Scientists Find Tiny Puppy Preserved In Ice

Researchers have found a tiny puppy remarkably frozen in time in the permafrost of Siberia. They now believe that the puppy might be the world’s oldest domesticated dog or a halfway creature from the time when some wolves were undergoing an evolutionary transition into dogs.  If confirmed to be a dog, scientists believe it will be the earliest confirmed.

The puppy was discovered in the summer of 2018 near the Indigirka River, where the creature spent 18,000 years in permafrost. The location is north-east of Yakutsk, Siberia, the world’s coldest city. In the lump of soil and ice, scientists could make out the head and paws of what they believed at first to be a young wolf. Sergei Fyodorov, who heads the exposition hall at the Mammoth Museum of Russia’s North-Eastern Federal University, was responsible for cleaning off the dirt and debris to reveal the animal beneath.

After a discussion with their Russian colleagues, the scientists have named the puppy Dogor. The name means “friend” in Yakutian, as well as referencing the question “dog or wolf?” Dogor was very well-preserved because he was found in a tunnel that was dug into the permafrost. Nikolai Androsov, director of the Northern World museum, said at a presentation of the discovery, “This puppy has all its limbs, pelage — fur, even whiskers. The nose is visible. There are teeth. We can determine due to some data that it is a male.”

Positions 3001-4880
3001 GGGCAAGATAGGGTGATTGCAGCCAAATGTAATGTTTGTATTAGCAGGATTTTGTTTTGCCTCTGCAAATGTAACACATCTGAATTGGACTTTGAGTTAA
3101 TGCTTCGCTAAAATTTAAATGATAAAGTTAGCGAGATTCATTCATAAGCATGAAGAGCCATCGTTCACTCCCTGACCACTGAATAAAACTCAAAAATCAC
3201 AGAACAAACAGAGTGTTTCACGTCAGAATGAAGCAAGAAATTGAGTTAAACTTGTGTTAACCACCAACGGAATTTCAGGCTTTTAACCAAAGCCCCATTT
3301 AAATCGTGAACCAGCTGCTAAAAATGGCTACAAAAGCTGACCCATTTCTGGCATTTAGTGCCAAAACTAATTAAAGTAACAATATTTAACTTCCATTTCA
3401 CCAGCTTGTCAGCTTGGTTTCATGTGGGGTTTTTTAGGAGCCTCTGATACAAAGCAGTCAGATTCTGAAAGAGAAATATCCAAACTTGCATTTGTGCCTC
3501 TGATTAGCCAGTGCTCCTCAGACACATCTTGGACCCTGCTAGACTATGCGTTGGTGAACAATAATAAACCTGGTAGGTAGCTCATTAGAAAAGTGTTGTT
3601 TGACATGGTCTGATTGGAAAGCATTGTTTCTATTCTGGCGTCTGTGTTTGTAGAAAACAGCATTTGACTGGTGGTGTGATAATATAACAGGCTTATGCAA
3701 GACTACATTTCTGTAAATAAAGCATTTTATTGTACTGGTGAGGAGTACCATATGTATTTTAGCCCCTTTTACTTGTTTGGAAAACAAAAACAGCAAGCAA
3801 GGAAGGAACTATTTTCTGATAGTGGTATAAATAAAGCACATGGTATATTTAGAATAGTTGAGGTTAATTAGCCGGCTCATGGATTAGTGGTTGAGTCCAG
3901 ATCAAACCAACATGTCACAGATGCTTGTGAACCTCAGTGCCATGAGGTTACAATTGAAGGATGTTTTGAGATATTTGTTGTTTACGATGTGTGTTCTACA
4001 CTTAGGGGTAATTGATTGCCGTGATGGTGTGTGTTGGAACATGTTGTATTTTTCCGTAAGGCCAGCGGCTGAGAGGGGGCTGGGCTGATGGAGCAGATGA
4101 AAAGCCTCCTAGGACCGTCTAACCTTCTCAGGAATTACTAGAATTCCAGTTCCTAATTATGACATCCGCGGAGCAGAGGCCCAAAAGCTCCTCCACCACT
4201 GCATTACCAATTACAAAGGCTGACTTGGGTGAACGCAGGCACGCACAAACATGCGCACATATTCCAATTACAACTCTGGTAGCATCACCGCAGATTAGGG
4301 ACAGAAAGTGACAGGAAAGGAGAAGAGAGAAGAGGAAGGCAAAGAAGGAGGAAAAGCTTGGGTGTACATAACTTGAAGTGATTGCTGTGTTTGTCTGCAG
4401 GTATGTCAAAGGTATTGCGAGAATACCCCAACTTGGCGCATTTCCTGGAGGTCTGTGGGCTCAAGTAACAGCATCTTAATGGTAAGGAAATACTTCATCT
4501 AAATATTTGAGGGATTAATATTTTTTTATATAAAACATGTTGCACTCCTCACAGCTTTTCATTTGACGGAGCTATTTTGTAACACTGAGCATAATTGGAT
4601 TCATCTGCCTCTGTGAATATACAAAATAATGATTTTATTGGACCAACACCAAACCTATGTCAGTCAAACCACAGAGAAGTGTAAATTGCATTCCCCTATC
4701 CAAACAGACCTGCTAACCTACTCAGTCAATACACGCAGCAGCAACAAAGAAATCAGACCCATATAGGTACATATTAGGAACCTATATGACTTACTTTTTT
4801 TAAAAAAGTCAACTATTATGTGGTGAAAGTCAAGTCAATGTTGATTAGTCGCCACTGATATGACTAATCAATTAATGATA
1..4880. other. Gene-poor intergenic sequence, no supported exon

Scientists are still trying to figure out whether the tiny canine is a dog or a wolf. The fact that testing can’t tell gives further evidence for a link to both species. The scientists also said that a cause of death hadn’t been determined, but it appeared that Dogor was not in distress when he died.

Scientists believe some modern dogs descended from just one wolf population that lived continuously in Europe for thousands of years. A study published in the journal Nature Communications in 2017 suggested that modern dogs were domesticated from a single wolf population 20,000 to 40,000 years ago. Tests on this specimen could offer further clues as to the precise period.